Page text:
‘Hotel Transylvania 3’ checks in at No. 1, while The Rock’s ‘Skyscraper’ flames out


LOS ANGELES – “Hotel Transylvania 3: Summer Vacation” has checked into the No. 1 spot at the box office in its opening weekend and left Dwayne Johnson’s latest action thriller, “Skyscraper,” in the dust.

According to studio estimates on Sunday, the animated family movie starring Adam Sandler and Selena Gomez earned $44.1 million from North American theaters. As the first in the franchise to open in the summer, it’s just slightly under the previous installment’s $48.5 million debut in September 2015.

Worldwide, “Hotel Transylvania 3” has already earned more than $100 million.

“It’s really terrific,” says Adrian Smith, Sony Pictures’ head of domestic distribution. “We’re positioned to take advantage of the valuable summer weekdays and there are six weeks of summer left.”

The successful series has grossed more than $900 million worldwide to date.

It easily beat out The Rock’s “Skyscraper,” which remained earthbound in its first weekend. The over-the-top flick brought in only $25.5 million domestically and cost a reported $125 million to produce.

In “Hotel Transylvania 3: Summer Vacation,” Drac (voiced by Adam Sandler) becomes smitten with his cruise ship’s captain, Ericka (Kathryn Hahn), who harbors a big secret. SONY PICTURES ANIMATION
Going into the weekend, experts expected a three-way race to the top between “Hotel Transylvania 3,” ”Skyscraper” and “Ant-Man and the Wasp,” but the family film won by a large margin.

“There haven’t been a lot of options for families this summer,” says comScore senior media analyst Paul Dergarabedian. “They become instant hits.”

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The Rock’s “Skyscraper,” a rare original summer popcorn movie, remained earthbound in its first weekend in North America. The over-the-top flick brought in only $25.5 million domestically and finished third. “Skyscraper” cost a reported $125 million to produce, not accounting for marketing costs.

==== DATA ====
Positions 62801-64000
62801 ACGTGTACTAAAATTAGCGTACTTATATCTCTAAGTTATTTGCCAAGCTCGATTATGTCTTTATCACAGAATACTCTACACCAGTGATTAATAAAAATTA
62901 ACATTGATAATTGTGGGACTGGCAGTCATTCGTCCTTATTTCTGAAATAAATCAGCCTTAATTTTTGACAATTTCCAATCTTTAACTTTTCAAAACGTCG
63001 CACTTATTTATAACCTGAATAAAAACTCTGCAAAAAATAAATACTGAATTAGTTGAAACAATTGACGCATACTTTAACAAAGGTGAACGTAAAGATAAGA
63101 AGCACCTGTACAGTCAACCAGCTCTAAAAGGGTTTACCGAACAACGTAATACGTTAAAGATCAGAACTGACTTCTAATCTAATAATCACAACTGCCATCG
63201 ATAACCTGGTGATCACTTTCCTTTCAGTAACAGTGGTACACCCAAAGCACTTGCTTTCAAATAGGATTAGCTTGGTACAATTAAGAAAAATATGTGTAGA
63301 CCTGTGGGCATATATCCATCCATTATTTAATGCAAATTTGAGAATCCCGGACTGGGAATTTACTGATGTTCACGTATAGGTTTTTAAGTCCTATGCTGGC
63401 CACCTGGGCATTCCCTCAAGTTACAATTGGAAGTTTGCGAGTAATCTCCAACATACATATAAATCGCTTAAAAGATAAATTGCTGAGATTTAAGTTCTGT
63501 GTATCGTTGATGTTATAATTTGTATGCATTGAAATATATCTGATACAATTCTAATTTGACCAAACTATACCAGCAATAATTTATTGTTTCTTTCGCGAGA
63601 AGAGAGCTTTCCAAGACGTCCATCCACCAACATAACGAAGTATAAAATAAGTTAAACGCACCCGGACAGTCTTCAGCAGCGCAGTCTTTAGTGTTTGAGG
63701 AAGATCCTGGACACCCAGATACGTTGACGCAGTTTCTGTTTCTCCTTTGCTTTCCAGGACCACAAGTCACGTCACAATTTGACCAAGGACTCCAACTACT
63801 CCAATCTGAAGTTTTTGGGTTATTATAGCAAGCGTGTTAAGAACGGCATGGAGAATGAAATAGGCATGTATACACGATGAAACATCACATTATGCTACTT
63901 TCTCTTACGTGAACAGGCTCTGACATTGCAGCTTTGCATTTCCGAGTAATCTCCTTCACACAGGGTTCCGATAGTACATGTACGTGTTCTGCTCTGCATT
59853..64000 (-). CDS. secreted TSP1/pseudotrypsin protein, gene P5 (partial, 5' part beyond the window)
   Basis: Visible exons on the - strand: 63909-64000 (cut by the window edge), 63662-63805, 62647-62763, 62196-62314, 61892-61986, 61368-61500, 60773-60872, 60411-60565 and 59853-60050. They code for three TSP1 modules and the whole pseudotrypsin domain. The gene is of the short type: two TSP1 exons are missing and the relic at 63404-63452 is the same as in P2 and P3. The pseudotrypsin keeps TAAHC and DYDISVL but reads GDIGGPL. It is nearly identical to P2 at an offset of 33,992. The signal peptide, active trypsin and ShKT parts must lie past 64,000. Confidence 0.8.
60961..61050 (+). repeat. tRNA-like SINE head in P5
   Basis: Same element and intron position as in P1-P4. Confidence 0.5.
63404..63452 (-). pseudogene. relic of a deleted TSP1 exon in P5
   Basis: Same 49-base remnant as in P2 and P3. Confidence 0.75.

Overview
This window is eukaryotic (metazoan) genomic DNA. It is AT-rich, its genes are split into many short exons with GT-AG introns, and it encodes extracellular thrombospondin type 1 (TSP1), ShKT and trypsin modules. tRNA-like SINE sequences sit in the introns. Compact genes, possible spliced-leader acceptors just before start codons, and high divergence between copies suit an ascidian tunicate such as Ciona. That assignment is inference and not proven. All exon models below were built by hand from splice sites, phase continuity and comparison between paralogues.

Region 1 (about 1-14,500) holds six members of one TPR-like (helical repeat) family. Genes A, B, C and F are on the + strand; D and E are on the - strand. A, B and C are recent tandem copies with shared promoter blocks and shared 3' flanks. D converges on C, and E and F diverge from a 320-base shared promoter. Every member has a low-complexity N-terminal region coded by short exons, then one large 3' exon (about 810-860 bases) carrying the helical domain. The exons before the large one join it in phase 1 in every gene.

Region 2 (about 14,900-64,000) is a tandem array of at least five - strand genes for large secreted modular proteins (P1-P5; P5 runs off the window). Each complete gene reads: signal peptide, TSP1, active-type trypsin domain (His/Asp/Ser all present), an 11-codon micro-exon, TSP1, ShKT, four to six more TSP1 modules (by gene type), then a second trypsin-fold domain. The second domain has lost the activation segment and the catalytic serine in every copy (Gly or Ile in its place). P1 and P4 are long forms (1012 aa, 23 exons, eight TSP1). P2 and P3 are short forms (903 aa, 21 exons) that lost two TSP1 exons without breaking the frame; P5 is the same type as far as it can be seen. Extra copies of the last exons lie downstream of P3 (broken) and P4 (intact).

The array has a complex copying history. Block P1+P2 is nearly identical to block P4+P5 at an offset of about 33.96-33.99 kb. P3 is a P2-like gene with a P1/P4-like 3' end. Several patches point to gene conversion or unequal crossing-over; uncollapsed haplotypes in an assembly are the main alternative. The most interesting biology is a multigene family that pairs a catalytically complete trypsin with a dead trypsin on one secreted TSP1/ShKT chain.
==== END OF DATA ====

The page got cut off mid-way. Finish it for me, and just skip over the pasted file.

Johnson has been a consistent presence in movie theaters this year with both “Jumanji: Welcome to the Jungle” and “Rampage” prior to “Skyscraper.” While “Jumanji” went on to be a worldwide box-office juggernaut, “Rampage” petered out domestically just under $100 million. As with “Rampage,” however, the studio is expecting the majority of “Skyscraper” profits to come from international audiences.

Will Sawyer (Dwayne Johnson) uses a rope to reach a wind turbine 220 stories off the ground in “Skyscraper.”

” ‘Skyscraper’ is really engineered for a global release,” says Jim Orr, Universal’s president of domestic distribution. “We have great faith in a more than terrific run going forward.”

Internationally, “Skyscraper” grossed $40.4 million from 57 territories for a global total of $65.9 million.

Second place went to Marvel’s “Ant-Man and the Wasp,” which brought in an additional $28.8 million in its second weekend, down 62 percent. It’s one of the steeper second week falls in the Marvel Cinematic Universe. The first “Ant-Man” fell 53 percent.

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Pixar’s animated sequel “Incredibles 2” took fourth place with $16.2 million and the latest “Jurassic World” movie, “Fallen Kingdom,” rounded out the top five with $15.5 million.

A handful of smaller releases made notable splashes this weekend, including the dystopian satire “Sorry to Bother You,” which added 789 locations this weekend and earned $4.3 million in its expansion, taking the No. 7 spot.

The coming-of-age film “Eighth Grade” also scored top marks, and the highest per theater average of the year, with more than $252,000 from four theaters.

Documentaries continue to perform well, too, including the Fred Rogers film “Won’t You Be My Neighbor?” which added $1.9 million from 868 theaters, and “Three Identical Strangers,” about triplets separated at birth, which expanded to 167 theaters and grossed $1.2 million.